“Hate” is not too strong a word for those whose hearts have grown cold in their love-in-action, “hate” may even be a word that can save them from themselves if they will receive it. Hate’s partner is darkness; love’s partner is light. We will not stumble if we love for love walks hand-in-hand with light; we will walk blindly like drunks if we hate, falling down here and there, hurting ourselves and others, for hate extinguishes light.

“Hate” is a sobering word; it is akin to a warning on a high-voltage electrical box that means, “If you touch this you will die.” Hate is like the Chernobyl nuclear accident, it kills those at ground zero, it sickens and kills those farther away and it pollutes the land for years to come. Any movement of our hearts and actions toward hate should scare us; the fact that it often doesn’t frighten us should frighten us. We think we can cross the line from love and mercy toward hate with impunity, if we think this we are fools. We think we have self-righteous warrant to despise and harshly judge and disrespect and dishonor; we think that we are entitled to be the judge and executioner of others – even within our church community; we can be so arrogant about this that we never second guess ourselves because it has become a way of life. We define ourselves not by what we are for but by what we are against.

Oh the joy of living a life in Christ where the darkness is passing away and the true light is already shining, oh the joy of seeing the daybreak of the New Jerusalem in our collective hearts, of living in a Place where there is no darkness and no need for the sun or moon or stars for light, for the Lord God Almighty and the Lamb are the Light. The light rays from that City enlighten our eyes and draw us to Him as a navigational beacon draws an airplane to its destination. There is no temple in that City (Rev. 21:22) for the Father and the Lamb are its temple; as we live in Him today we live in Him then – we are home today in Him, we will be home tomorrow in Him and in the unfolding ages to come we will ever know the joy of Him as our source of light, life, and delight. The radiance of His glory enlightens our hearts today, opens our eyes, and burns a love in our hearts that we must guard and share with others no matter what the cost – He gave His all for us, we can do no less for others. We are not called to kill for Jesus; we are called to die for Him.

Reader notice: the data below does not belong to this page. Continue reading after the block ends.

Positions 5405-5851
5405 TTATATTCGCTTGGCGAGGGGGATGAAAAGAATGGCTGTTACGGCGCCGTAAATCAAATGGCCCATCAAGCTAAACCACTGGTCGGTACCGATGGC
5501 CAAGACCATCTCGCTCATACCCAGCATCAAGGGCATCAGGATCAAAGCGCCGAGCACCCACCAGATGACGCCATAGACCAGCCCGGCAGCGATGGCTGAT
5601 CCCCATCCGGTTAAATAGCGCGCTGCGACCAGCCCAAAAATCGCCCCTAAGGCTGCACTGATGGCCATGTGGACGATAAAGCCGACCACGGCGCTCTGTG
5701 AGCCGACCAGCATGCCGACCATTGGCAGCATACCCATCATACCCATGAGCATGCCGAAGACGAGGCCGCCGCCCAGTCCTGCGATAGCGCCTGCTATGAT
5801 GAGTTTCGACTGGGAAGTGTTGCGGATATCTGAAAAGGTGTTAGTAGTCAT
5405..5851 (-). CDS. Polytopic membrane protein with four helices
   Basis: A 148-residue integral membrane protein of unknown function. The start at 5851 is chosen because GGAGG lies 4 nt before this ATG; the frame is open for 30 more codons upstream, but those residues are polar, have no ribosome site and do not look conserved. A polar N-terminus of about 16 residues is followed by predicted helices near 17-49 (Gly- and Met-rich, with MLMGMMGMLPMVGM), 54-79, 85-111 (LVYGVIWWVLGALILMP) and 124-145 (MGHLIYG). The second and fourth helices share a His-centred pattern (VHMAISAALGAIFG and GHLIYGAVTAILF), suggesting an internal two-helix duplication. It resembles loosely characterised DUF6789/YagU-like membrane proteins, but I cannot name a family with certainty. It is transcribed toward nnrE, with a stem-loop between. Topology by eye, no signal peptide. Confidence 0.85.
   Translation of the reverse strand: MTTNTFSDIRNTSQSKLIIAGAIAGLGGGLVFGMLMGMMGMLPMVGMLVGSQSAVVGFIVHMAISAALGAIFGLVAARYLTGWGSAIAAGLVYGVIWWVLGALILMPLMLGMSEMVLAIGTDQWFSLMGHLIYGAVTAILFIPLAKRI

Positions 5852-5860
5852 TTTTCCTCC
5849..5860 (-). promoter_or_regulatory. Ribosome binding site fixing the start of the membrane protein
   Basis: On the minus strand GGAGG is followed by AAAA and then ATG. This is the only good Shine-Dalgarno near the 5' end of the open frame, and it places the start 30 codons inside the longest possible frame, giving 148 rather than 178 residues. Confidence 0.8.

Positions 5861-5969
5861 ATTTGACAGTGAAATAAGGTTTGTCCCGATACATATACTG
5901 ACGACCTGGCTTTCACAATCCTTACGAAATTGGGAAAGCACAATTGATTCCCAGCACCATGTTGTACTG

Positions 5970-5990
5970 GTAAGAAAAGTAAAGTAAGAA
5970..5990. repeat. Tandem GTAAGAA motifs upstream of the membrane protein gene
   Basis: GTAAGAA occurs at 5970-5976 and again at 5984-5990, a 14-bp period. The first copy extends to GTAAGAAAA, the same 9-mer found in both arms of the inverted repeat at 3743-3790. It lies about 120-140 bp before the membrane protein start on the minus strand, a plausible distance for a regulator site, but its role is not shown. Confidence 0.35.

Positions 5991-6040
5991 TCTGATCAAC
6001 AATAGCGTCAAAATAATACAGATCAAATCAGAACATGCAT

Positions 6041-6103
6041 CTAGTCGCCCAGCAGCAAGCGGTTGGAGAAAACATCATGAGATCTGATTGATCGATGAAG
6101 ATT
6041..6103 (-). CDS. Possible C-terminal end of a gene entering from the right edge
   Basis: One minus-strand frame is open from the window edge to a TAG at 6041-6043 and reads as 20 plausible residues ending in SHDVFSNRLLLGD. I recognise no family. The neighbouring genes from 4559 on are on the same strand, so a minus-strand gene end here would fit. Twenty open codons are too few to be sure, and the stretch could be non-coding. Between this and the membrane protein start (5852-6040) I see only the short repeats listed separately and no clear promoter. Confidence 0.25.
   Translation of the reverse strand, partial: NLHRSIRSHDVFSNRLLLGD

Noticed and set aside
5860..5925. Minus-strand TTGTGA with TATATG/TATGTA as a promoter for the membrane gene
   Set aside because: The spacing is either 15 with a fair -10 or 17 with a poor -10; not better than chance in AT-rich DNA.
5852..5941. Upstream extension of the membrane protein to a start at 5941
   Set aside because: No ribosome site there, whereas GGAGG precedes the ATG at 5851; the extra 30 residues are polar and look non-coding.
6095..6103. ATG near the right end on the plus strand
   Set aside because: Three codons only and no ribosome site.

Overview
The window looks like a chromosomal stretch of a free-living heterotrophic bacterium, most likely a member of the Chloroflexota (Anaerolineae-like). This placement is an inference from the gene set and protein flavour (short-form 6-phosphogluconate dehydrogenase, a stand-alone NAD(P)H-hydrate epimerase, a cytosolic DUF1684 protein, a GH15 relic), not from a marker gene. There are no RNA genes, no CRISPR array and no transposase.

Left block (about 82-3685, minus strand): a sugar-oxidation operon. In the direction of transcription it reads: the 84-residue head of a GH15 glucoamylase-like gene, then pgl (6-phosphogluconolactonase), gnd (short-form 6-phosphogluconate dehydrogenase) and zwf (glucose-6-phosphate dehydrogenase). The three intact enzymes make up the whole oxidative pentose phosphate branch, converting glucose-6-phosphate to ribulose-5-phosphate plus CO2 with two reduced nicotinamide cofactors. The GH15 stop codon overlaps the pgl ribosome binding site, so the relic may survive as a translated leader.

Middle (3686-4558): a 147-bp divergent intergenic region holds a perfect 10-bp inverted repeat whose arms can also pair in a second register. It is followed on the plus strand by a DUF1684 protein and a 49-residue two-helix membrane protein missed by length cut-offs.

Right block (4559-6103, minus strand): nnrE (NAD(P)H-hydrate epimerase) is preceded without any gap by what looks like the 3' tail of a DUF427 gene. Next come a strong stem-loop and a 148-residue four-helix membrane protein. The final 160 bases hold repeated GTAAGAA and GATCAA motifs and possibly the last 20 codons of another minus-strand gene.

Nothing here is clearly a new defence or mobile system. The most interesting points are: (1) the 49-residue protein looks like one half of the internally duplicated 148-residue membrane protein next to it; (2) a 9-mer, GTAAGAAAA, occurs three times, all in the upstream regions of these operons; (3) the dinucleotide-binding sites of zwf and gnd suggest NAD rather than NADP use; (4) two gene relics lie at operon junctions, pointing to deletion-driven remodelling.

Oh to catch a glimpse of that City, for to see the City is to see the Lamb, to see the face of God; we have seen His face on earth, we will see it in that City; do others see His face in us? Will others see His face in us and journey with us to that City? We dare not carry the baggage of indifference toward others, anger toward others, hate toward others on our journey to that City – it will not be allowed in the City, not then and not now – for the City is unfolding in His people, in His Church, and we dare not pollute that which is holy.

Love toward others is our homing beacon; let us bring as many as we can on this journey. Let us bind up their wounds, pouring in oil and wine and cleansing and bandaging them, and let it be at our expense; Jesus Christ stretched out His hands to the world on the Cross – we can do no less.